The Strokes: "Comedown Machine" Review 

By Bob Vincent

When the Strokes released "Angles" in 2011, Julian Casablancas and his loyal subjects -- er, band mates -- were officially in comeback mode. The return-to-form LP did what it had to do -- prove the one-time saviors of rock 'n roll could still rock, even as thirtysomething adults.

Two years later, the Strokes are back with "Comedown Machine," recorded in their old New York stomping grounds at the legendary Electric Lady studio. The whole quintet was on hand for the process, a stark contrast to "Angles," when Casablancas often shared ideas with the rest of the band via e-mail.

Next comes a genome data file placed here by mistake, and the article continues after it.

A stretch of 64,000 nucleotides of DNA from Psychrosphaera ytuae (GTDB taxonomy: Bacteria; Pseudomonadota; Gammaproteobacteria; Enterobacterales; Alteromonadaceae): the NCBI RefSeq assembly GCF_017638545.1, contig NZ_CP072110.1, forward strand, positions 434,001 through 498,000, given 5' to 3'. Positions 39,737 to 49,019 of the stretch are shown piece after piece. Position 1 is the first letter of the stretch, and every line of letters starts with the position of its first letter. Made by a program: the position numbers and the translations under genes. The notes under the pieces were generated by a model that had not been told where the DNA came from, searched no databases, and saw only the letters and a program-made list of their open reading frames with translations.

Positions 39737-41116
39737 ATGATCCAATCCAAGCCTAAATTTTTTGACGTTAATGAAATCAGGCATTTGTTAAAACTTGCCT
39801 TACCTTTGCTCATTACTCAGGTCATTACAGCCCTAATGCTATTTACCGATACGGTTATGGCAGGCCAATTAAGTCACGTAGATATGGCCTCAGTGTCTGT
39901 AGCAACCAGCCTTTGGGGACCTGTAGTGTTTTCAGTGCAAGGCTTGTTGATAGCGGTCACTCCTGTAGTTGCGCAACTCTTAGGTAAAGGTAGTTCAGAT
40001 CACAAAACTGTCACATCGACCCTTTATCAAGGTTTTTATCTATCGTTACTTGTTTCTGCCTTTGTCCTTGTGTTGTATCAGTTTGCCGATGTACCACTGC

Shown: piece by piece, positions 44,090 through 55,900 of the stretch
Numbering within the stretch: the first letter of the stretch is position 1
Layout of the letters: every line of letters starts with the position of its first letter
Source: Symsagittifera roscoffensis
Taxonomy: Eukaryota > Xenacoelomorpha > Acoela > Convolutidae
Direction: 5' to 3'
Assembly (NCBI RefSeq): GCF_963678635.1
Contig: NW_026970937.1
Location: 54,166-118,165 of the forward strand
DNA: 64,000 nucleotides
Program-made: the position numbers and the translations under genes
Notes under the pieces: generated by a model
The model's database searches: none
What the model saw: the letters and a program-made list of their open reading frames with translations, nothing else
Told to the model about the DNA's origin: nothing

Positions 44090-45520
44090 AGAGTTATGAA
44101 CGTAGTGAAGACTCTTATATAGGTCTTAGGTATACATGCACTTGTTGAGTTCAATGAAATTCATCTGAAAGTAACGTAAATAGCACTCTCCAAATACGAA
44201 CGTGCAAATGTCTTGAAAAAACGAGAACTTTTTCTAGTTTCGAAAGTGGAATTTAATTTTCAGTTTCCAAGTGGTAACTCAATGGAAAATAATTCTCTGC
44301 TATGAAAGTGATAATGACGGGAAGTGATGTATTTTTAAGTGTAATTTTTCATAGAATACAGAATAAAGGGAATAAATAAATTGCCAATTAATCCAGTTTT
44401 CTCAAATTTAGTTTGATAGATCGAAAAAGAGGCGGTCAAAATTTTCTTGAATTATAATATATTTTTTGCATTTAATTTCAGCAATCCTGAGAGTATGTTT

Now that The Strokes are all in the same studio together, what do they have up their raggedy denim sleeves? Billboard takes a track-by-track look at the new album to find out.

1. Tap Out - Although the coolness factor may come and go, the Strokes' proficiency with their instruments never seems to waver. This is especially evident on the album's opening track, which showcases well-crafted, stop/start interplay between the guitar and bass against high-register vocals from Casablancas...